Our programmes are informed by evidence in order to respond to the needs of those most vulnerable to HIV and its consequences.
The impact of HIV is felt most strongly, and understood most profoundly, by those living with the disease. The meaningful involvement of PLHIV and affected communities makes a powerful contribution to the HIV response by empowering people living with HIV to draw on their individual experiences. In turn this contributes to reducing stigma and discrimination and increasing the effectiveness and appropriateness of programmes.
Given the significant differences between HIV epidemics around the world, population priorities will vary depending on the nature of the epidemic, including whether there is high, medium or low HIV prevalence and whether the epidemic is widespread or concentrated within specific populations, such as people who inject drugs or men who have sex with men.
One of the key aims of this Code is to articulate the principles, practices and evidence base that underscore successful NGO work in responding to HIV and that have global applications. It is not within the scope of the Code to provide detailed programming responses for the diversity of epidemics worldwide. Nonetheless, this section aims to highlight some of the key population groups that need to be considered in our work, depending on the context.
Priority must be given, and resources allocated, to meet the needs of those most vulnerable to HIV and its impacts. While PLHIV, their families and carers are a consistent priority, populations particularly vulnerable to HIV and its impacts will vary from country to country, depending on the nature of the epidemic. This demands that our responses to HIV be based on context-specific evidence. We need to understand the epidemiology, the social patterns of sexual activity and injecting drug use and the nature of the impact of HIV in any given context.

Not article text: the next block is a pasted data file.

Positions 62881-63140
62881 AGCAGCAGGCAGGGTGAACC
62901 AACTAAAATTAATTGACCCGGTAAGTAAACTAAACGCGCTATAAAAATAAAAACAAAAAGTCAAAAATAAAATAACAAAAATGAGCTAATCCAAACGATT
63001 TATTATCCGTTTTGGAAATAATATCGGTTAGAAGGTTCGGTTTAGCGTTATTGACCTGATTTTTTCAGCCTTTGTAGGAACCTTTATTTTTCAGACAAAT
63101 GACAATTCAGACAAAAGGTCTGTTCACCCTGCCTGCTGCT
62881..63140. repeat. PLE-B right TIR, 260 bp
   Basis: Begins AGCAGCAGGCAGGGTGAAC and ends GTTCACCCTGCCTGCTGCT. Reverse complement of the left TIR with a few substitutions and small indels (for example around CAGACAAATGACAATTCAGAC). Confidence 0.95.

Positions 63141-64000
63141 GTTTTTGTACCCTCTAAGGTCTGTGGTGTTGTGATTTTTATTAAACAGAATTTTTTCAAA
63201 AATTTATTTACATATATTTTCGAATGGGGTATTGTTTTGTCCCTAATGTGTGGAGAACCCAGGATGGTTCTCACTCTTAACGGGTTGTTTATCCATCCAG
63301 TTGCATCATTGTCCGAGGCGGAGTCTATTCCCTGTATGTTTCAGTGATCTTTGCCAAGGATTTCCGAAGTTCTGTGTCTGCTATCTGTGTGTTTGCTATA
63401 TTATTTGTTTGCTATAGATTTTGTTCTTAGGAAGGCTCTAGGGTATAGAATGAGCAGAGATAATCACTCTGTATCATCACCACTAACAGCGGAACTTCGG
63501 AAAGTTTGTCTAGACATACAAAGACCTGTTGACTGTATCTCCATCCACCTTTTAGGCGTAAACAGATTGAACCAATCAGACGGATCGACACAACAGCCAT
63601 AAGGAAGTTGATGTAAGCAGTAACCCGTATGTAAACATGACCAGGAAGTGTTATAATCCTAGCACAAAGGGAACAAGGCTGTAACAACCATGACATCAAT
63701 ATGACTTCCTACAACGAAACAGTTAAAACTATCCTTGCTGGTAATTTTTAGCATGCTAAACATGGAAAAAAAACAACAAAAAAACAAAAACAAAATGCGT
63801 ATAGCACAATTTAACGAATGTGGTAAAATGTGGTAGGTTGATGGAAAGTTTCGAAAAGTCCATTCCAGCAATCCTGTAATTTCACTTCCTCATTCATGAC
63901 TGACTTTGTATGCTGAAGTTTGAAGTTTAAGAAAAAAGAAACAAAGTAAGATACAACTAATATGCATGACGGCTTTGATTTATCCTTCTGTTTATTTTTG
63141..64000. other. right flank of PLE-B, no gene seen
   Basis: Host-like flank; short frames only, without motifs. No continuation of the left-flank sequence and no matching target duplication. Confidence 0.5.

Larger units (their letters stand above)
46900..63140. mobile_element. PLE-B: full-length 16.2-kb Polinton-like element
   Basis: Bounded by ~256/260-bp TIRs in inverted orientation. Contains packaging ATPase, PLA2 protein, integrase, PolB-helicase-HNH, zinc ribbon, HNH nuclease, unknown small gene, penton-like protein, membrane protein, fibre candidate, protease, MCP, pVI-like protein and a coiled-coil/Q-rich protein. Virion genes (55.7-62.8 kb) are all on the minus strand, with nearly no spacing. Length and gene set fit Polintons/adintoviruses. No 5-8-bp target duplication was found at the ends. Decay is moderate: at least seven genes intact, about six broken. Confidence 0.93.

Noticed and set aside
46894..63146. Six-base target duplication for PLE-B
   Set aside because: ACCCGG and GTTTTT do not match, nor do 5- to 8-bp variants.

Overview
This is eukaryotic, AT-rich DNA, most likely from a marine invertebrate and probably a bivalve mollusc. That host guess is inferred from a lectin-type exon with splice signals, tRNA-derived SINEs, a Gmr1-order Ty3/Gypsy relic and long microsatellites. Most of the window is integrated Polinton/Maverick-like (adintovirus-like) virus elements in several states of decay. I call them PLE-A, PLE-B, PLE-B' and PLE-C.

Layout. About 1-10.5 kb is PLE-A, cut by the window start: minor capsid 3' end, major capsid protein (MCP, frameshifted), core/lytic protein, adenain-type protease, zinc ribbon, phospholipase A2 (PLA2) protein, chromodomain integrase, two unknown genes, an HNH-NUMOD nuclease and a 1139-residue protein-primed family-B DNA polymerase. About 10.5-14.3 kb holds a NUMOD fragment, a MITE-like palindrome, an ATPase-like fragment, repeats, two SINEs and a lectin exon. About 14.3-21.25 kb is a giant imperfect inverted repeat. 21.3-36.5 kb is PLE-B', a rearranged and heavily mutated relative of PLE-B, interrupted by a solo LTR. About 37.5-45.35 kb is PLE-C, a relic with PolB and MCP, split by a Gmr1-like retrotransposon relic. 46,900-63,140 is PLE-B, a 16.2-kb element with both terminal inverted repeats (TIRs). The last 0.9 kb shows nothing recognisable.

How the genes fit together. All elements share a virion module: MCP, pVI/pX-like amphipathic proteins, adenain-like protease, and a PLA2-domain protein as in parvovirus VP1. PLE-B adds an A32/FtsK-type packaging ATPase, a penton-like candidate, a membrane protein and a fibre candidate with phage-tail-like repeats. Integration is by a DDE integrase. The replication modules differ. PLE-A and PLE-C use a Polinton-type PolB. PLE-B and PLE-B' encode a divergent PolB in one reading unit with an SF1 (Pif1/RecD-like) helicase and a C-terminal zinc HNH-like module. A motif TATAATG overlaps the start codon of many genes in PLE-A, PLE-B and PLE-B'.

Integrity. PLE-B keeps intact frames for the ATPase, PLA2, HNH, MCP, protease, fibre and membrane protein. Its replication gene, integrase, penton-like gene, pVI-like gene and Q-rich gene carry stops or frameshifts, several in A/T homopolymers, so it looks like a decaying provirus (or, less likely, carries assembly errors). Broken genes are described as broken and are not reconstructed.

Attention needs to be paid to the gender dimensions of HIV. HIV is not only driven by gender inequity - it entrenches it. Women and girls are becoming increasing vulnerable to HIV infection and bear the overwhelming burden of AIDS care, both informally in their families and communities and in the formal care sector. The ‘feminisation' of epidemics is starkest where heterosexual sex is the dominant mode of transmission. Women also figure significantly in many countries with epidemics that are concentrated in key populations such as injecting drug users, mobile populations and prisoners.